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Hot Docs 2015 Review: Sugar Coated

For a film looking at the deceits of the sugar industry and the evils of that sweet substance, Sugar Coated is a bit too cute and easily palatable.

This Canadian film by Michèle Hozer likes to keep things simple, playing coy and observational when it wants, while seeming to selectively pull punches and jump in at others. While the information showcased is interested, it is neither new nor put together in a coherent form, though certainly has some charming and savvy people speak to it.

That the sugar industry has operated like the tobacco industry, using advertising and the most talented PR people to divert attention and cast doubt upon science isn’t particularly new (Merchants of Doubt did that as recently as last year). And that high sugar consumption cause a myriad of preventable healthy problems isn’t either- Fed Up tackled this.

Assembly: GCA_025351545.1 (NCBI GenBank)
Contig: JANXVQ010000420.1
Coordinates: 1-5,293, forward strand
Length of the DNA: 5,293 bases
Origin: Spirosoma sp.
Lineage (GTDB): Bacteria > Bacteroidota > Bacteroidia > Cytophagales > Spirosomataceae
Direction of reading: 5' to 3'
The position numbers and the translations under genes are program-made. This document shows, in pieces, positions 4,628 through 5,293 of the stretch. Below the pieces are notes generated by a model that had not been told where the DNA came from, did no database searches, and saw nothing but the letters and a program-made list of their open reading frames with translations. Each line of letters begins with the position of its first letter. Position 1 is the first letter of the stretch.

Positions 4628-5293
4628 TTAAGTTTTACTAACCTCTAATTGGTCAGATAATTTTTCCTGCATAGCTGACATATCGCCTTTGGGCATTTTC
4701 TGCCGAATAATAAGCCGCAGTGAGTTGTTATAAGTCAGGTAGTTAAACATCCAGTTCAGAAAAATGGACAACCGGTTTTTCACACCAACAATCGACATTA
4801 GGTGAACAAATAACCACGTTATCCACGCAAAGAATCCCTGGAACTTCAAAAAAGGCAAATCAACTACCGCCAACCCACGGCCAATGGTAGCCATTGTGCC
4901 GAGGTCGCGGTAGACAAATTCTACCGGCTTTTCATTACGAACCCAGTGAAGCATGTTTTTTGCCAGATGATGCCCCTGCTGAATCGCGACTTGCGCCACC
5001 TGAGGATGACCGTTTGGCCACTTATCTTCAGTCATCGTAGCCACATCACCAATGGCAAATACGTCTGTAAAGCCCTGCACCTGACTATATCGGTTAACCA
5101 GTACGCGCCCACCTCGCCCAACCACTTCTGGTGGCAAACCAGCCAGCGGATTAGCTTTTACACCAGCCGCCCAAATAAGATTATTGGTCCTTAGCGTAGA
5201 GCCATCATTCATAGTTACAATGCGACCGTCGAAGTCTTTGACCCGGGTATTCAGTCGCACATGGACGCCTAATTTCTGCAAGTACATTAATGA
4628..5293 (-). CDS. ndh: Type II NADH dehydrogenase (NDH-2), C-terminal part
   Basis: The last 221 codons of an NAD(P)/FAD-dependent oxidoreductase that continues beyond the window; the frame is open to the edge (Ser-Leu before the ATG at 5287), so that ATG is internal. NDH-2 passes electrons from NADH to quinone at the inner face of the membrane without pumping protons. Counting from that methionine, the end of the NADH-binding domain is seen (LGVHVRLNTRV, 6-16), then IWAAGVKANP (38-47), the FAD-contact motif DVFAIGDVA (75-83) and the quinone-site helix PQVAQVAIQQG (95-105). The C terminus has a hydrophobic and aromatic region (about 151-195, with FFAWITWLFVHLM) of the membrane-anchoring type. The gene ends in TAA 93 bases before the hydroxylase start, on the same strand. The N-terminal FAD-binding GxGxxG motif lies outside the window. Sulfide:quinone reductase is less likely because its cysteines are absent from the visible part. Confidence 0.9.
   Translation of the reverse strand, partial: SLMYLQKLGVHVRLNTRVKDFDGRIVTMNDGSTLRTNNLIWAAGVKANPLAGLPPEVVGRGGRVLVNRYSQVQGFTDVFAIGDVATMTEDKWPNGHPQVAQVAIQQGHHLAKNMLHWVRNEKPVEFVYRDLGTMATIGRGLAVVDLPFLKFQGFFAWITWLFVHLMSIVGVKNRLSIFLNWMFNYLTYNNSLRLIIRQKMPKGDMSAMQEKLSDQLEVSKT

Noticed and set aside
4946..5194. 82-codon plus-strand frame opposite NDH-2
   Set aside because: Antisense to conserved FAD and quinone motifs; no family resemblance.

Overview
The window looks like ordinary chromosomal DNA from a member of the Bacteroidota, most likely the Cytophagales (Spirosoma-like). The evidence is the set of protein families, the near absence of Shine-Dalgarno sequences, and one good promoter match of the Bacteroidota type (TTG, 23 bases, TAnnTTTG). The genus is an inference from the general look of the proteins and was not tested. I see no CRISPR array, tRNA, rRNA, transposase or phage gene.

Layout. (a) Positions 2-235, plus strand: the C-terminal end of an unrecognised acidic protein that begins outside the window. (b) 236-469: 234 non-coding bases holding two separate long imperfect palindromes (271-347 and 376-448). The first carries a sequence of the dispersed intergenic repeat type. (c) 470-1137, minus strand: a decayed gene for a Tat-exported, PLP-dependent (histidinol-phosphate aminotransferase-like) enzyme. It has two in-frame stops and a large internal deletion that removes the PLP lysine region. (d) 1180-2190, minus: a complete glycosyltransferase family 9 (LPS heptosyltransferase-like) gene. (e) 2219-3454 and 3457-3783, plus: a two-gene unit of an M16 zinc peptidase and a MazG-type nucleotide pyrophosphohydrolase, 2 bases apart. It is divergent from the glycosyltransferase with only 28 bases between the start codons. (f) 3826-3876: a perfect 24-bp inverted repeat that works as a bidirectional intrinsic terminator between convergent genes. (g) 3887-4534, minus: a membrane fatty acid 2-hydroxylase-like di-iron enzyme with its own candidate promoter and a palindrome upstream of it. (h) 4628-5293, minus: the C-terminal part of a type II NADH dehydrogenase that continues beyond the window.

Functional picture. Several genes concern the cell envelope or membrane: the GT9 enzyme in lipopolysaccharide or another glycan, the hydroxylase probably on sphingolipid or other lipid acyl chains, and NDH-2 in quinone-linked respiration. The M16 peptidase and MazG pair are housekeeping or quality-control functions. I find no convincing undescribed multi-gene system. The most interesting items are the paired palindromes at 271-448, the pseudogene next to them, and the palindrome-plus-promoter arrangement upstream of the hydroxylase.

So enters Sugar Coated, not quite comprehensive enough to be jarring or specific enough to be relatable. Instead, it walks a middle ground that makes it attractive on the surface but empty underneath. Interviewed are a series of anti-sugar heavyweights, scientists who have come to be spokesman for their cause, but the film also tries to make connections with real people who learned that harsh way that sugar was bad.

These connections are tenuous and need better story telling mechanisms to make everything cohere; instead it feels like there simply isn’t enough material to command an hour and a half doc about a highly important mater.

[star v = 2]

Anthony Marcusa

A pop-culture consumer, Anthony seeks out what is important in entertainment and mocks what is not. Inspired by history, Anthony writes with the hope that someone, somewhere, might be affected.